Students who call for trigger warnings may be correct that some of their peers are harboring memories of trauma that could be reactivated by course readings. But they are wrong to try to prevent such reactivations. Students with PTSD should of course get treatment, but they should not try to avoid normal life, with its many opportunities for habituation. Classroom discussions are safe places to be exposed to incidental reminders of trauma such as the word violate. A discussion of violence is unlikely to be followed by actual violence, so it is a good way to help students change the associations that are causing them discomfort.

The expansive use of trigger warnings may also foster unhealthy mental habits in the vastly larger group of students who do not suffer from PTSD or other anxiety disorders. People acquire their fears not just from their own past experiences, but from social learning as well.


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If everyone around you acts as though something is dangerous—elevators, certain neighborhoods, novels depicting racism—then you are at risk of acquiring that fear too. Its purpose is to get students to focus on them and then relabel the people who have made such remarks as aggressors. The term microaggression originated in the s and referred to subtle, often unconscious racist affronts. The definition has expanded in recent years to include anything that can be perceived as discriminatory on virtually any basis.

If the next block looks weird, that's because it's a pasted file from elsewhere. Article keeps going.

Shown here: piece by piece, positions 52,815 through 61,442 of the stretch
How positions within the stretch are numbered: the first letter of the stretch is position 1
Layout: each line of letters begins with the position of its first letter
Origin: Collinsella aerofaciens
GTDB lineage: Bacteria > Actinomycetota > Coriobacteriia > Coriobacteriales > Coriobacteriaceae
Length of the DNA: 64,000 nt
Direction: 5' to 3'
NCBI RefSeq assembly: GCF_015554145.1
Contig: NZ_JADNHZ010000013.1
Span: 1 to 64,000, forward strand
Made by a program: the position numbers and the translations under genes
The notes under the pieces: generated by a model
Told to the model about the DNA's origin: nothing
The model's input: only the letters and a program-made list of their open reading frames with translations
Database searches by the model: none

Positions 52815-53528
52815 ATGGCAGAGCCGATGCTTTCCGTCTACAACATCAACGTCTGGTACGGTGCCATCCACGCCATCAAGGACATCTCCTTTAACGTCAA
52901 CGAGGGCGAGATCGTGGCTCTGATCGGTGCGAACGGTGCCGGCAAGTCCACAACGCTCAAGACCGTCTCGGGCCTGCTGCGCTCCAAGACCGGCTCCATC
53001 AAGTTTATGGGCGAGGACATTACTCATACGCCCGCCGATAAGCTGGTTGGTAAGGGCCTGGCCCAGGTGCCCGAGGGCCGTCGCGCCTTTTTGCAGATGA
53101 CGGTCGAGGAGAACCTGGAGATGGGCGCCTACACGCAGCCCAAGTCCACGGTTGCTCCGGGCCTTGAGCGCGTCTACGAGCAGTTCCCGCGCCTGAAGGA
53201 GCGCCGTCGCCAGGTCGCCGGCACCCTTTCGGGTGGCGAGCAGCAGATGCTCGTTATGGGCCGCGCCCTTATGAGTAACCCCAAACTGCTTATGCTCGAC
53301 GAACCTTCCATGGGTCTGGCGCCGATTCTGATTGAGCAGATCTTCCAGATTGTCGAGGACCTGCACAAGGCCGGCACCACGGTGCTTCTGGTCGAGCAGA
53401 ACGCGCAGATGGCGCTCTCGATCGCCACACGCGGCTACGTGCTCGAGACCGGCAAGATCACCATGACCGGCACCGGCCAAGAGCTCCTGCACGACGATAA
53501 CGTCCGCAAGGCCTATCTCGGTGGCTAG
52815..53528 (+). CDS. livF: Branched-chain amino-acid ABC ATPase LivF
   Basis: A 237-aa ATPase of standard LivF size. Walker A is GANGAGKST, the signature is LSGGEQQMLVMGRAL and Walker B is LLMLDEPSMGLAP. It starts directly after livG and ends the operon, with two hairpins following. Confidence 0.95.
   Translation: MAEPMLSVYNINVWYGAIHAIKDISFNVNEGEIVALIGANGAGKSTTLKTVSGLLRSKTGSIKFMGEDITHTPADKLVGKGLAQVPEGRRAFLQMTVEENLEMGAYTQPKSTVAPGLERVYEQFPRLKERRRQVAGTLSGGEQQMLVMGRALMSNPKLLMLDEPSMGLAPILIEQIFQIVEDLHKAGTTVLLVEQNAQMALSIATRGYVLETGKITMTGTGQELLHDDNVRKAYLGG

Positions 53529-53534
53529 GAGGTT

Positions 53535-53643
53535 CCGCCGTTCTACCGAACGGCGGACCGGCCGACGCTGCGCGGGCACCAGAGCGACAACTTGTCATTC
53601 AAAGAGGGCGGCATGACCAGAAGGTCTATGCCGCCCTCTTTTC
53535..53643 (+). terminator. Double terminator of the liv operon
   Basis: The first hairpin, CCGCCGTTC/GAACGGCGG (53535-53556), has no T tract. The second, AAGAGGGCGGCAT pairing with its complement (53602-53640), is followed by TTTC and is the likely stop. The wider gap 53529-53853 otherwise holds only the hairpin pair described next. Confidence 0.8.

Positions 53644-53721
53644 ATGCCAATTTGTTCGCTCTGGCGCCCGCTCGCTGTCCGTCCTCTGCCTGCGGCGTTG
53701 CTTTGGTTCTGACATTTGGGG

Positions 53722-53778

For example, in , a student group at UCLA staged a sit-in during a class taught by Val Rust, an education professor. Although Rust was not explicitly named, the group quite clearly criticized his teaching as microaggressive. Lowercasing the capital I was an insult to the student and her ideology, the group claimed.

Even joking about microaggressions can be seen as an aggression, warranting punishment. Last fall, Omar Mahmood, a student at the University of Michigan, wrote a satirical column for a conservative student publication, The Michigan Review , poking fun at what he saw as a campus tendency to perceive microaggressions in just about anything. Mahmood was also employed at the campus newspaper, The Michigan Daily. In March, the student government at Ithaca College, in upstate New York, went so far as to propose the creation of an anonymous microaggression-reporting system.

Surely people make subtle or thinly veiled racist or sexist remarks on college campuses, and it is right for students to raise questions and initiate discussions about such cases. But the increased focus on microaggressions coupled with the endorsement of emotional reasoning is a formula for a constant state of outrage, even toward well-meaning speakers trying to engage in genuine discussion. What are we doing to our students if we encourage them to develop extra-thin skin in the years just before they leave the cocoon of adult protection and enter the workforce?

Would they not be better prepared to flourish if we taught them to question their own emotional reactions, and to give people the benefit of the doubt? Catastrophizing rhetoric about physical danger is employed by campus administrators more commonly than you might think—sometimes, it seems, with cynical ends in mind. Schmidt had filed a grievance against the school about two months earlier after being passed over for a sabbatical.